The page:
The Handbag Project poses the question, how does the items in women’s handbags present differing version of feminine gender identity? By photographing the contents of different handbags, the items are visualised in a way that shows patterns and repetition, while still taking the audience into an experiential and affective space.
Data Visualisation emphasises visual knowledge, reveals patterns and organises complex data in a comprehensible format. It then mounts an argument with visual evidence. Photographing women’s handbags will show patterns of commonality as well as the diversity of female behaviour. According to Beh and Lombardo (2014) in Correspondence Analysis : Theory, Practice and New Strategies a graphical display of data can provide insight into a particular topic through a quick and visual representation. For instance, women across the spectrum may carry sanitary items, phones or wallets in their bags, because these items are often considered ‘essential’ for the majority of women. However, based on personality, interests, culture or place, a woman may carry items that are entirely unique to her. Minimal information will be given along with the bags, such as the woman’s occupation and age. The project will map the similarities and the differences, and invite the audience to participate by submitting photos of what’s in their own bags, adding to the data.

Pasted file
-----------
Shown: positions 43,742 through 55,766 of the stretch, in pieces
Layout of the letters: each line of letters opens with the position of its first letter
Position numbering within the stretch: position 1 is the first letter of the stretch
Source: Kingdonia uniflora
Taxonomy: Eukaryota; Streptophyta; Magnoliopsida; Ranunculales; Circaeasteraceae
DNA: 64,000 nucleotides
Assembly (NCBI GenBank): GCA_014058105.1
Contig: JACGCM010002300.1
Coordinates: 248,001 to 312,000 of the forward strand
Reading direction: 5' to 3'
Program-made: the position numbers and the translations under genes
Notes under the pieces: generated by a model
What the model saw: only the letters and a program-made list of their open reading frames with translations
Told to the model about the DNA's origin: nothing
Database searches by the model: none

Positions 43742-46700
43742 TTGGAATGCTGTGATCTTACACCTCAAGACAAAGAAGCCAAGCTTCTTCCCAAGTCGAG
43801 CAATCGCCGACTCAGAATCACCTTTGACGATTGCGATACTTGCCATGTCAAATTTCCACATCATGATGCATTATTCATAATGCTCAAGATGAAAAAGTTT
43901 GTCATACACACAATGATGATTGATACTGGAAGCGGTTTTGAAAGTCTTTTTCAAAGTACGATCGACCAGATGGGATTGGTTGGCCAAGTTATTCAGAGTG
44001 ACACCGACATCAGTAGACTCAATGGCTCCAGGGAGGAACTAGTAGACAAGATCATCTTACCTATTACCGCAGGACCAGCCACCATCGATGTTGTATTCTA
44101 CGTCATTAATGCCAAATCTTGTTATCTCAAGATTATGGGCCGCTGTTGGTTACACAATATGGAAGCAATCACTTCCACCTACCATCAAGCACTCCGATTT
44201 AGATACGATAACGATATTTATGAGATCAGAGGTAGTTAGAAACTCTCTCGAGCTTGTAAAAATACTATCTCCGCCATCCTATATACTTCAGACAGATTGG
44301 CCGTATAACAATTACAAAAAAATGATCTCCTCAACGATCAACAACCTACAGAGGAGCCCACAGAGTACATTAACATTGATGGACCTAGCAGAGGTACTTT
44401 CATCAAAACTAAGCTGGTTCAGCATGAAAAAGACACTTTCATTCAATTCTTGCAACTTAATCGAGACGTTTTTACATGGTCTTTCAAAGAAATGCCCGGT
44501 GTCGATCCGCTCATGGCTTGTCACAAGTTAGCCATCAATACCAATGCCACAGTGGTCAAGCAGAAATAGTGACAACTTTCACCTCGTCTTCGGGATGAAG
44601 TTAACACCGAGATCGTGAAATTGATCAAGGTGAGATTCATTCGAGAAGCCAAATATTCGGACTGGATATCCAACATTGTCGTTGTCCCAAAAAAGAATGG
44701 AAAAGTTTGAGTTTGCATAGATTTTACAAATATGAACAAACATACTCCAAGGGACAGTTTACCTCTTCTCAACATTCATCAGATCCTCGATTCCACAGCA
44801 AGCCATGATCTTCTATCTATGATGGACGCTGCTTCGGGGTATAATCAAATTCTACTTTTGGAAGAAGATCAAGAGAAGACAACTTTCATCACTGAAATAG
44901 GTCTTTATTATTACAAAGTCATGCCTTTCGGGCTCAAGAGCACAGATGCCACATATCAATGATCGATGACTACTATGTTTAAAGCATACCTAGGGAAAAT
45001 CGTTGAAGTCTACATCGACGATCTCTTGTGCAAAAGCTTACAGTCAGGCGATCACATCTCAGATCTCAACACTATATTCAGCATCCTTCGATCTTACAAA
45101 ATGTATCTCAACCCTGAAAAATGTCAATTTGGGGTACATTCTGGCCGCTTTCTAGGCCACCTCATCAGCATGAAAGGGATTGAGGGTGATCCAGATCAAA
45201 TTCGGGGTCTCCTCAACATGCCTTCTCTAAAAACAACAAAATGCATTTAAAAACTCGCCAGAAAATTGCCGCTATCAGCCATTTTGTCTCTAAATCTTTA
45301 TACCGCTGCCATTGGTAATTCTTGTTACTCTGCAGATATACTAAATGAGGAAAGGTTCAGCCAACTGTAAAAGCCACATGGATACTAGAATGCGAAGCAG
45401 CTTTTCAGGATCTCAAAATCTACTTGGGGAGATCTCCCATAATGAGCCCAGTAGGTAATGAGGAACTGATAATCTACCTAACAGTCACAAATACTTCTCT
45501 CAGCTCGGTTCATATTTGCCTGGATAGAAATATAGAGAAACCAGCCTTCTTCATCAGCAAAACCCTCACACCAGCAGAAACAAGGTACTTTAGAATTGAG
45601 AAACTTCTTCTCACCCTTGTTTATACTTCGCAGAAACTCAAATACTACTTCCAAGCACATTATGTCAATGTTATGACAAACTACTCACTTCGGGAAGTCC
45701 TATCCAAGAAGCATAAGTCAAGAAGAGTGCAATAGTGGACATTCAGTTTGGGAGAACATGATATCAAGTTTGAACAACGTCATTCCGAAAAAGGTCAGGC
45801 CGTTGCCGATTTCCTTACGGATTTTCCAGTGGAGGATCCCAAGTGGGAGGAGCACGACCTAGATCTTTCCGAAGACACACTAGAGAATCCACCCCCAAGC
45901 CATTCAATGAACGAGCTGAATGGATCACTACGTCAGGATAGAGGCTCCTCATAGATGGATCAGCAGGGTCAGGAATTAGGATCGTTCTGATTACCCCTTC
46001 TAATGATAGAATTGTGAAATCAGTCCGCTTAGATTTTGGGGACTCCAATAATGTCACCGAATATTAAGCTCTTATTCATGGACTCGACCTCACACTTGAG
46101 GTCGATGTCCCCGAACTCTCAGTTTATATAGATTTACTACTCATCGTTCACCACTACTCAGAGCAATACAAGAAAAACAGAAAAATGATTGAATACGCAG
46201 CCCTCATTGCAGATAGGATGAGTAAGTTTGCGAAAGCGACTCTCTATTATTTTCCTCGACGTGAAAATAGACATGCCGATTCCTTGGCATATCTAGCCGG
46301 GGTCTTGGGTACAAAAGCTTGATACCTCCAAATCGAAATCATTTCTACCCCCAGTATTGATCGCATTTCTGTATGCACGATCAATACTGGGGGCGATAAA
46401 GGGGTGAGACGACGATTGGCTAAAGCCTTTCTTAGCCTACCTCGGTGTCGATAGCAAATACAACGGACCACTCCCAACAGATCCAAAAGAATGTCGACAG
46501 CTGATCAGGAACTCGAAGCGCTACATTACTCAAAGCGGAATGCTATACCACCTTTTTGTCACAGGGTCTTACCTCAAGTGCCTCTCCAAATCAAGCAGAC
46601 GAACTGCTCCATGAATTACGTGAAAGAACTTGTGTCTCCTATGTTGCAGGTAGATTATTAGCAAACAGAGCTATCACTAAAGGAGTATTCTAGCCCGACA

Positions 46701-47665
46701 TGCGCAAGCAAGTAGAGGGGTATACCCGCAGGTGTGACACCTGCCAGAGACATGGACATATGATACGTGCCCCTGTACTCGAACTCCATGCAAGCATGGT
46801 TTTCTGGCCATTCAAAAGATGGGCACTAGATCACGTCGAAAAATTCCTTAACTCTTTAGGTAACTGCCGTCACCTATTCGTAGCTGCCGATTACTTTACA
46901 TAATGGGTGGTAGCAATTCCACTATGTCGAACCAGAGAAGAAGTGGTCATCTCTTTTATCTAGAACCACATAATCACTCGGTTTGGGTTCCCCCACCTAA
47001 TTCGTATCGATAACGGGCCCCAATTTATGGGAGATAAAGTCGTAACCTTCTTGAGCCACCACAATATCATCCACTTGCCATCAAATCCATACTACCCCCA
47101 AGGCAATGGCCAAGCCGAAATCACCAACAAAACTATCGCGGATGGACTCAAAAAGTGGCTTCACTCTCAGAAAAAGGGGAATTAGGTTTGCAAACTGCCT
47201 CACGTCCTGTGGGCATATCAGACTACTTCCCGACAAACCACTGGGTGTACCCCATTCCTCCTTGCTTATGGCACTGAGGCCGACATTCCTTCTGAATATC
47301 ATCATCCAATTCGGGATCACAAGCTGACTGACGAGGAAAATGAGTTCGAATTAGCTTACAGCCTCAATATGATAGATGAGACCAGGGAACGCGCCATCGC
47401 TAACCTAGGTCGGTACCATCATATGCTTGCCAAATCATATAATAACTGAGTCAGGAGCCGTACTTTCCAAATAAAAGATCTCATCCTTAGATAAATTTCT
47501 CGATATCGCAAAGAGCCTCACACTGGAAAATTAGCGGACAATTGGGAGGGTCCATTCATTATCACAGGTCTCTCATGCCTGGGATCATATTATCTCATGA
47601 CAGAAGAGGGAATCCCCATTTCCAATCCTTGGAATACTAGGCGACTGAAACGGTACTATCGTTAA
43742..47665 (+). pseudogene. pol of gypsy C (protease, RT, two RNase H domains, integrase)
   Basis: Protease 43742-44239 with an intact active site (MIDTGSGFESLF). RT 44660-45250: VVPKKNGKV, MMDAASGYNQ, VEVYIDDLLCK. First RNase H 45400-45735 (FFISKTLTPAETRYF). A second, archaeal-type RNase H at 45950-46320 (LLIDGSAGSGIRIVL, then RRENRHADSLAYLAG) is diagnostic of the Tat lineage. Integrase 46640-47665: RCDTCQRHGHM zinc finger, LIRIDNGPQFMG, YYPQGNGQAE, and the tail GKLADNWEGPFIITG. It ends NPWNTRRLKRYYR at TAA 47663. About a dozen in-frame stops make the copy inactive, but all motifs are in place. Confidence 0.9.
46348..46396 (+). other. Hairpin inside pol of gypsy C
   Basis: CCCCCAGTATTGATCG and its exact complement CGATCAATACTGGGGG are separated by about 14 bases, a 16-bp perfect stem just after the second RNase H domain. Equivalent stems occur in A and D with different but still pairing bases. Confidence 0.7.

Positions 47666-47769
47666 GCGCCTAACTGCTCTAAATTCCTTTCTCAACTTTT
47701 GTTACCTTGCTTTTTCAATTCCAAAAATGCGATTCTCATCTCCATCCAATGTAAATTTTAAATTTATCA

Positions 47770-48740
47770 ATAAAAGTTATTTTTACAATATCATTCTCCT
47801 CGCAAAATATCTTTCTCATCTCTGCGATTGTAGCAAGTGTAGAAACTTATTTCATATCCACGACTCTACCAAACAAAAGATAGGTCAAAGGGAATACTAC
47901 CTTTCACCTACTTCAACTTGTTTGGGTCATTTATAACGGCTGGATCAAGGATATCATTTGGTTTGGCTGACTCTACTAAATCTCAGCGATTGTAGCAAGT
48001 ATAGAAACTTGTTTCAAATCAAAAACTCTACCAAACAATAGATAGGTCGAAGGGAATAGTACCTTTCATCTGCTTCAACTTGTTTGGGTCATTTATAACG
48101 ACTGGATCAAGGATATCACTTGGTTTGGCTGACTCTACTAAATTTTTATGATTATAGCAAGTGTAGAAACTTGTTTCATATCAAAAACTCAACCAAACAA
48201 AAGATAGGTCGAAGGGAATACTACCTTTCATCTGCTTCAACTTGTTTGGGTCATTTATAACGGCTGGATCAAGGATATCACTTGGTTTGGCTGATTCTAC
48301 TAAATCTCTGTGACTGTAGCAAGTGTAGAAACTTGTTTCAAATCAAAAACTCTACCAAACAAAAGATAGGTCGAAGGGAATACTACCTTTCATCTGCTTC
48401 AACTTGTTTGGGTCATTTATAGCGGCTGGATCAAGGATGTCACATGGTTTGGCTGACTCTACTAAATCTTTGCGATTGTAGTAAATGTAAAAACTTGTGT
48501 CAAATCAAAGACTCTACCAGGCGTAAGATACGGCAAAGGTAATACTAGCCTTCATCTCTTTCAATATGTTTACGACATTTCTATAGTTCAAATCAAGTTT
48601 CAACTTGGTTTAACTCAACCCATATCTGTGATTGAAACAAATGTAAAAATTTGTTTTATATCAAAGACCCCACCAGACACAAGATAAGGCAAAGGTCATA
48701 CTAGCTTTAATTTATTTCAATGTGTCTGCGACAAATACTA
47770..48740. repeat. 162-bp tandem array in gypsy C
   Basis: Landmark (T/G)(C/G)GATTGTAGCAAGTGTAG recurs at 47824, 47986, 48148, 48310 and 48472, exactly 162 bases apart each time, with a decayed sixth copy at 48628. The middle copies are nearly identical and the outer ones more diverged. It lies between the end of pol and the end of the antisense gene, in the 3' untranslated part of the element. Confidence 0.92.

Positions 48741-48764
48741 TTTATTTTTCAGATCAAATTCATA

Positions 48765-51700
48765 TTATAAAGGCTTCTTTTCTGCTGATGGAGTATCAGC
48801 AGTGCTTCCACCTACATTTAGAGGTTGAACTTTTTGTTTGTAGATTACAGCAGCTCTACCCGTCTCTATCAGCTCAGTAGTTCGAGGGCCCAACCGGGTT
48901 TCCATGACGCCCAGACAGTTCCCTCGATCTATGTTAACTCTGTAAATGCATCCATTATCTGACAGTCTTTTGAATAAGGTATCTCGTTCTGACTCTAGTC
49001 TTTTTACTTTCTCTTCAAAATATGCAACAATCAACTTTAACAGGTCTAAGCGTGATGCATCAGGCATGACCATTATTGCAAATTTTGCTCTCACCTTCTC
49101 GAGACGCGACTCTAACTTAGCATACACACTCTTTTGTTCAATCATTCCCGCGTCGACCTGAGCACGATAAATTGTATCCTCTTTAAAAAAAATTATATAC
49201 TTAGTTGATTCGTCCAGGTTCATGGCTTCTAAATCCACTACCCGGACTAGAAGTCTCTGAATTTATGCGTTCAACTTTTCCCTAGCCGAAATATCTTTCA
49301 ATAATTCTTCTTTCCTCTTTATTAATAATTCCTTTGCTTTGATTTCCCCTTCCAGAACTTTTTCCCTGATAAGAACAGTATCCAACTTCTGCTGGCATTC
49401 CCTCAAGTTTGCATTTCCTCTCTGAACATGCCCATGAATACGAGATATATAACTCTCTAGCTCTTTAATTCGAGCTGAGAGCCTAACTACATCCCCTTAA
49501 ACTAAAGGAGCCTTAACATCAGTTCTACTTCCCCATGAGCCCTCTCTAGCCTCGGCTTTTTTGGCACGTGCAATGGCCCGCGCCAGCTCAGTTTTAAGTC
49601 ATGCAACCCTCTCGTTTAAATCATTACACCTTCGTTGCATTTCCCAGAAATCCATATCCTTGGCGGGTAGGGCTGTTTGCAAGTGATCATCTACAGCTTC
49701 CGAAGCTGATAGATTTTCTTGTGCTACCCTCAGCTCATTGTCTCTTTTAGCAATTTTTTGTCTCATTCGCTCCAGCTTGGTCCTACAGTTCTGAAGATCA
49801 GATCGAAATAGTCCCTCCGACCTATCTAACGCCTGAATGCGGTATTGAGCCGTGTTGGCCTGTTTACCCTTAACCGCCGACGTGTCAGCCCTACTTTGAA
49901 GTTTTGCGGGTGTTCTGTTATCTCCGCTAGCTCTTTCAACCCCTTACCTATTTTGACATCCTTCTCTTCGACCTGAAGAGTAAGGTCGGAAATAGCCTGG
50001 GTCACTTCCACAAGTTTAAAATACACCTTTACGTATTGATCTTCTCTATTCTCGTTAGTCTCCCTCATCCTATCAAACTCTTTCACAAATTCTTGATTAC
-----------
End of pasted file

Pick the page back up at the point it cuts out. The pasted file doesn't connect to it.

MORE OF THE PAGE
Although this photography archive is, to some extent, data visualisation, it is empirical in the human sense of the word. It is personalised through the exploration of the women who participate, connecting what they choose to carry with why they choose to carry it. Categorising items systematically through the technique of knolling also visualises data in an easily comprehensible method, such as New York designer Lauren Manning’s project Food Consumed.
Beyond just ‘documenting’ the items visually, the i-doc asks questions, provides snippets of audio-interviews and provides a level of interactivity that draws out opinion-oriented ideas of gender identity. It literally ‘unpacks’ the handbags while unpacking the women’s ideas of their own gender.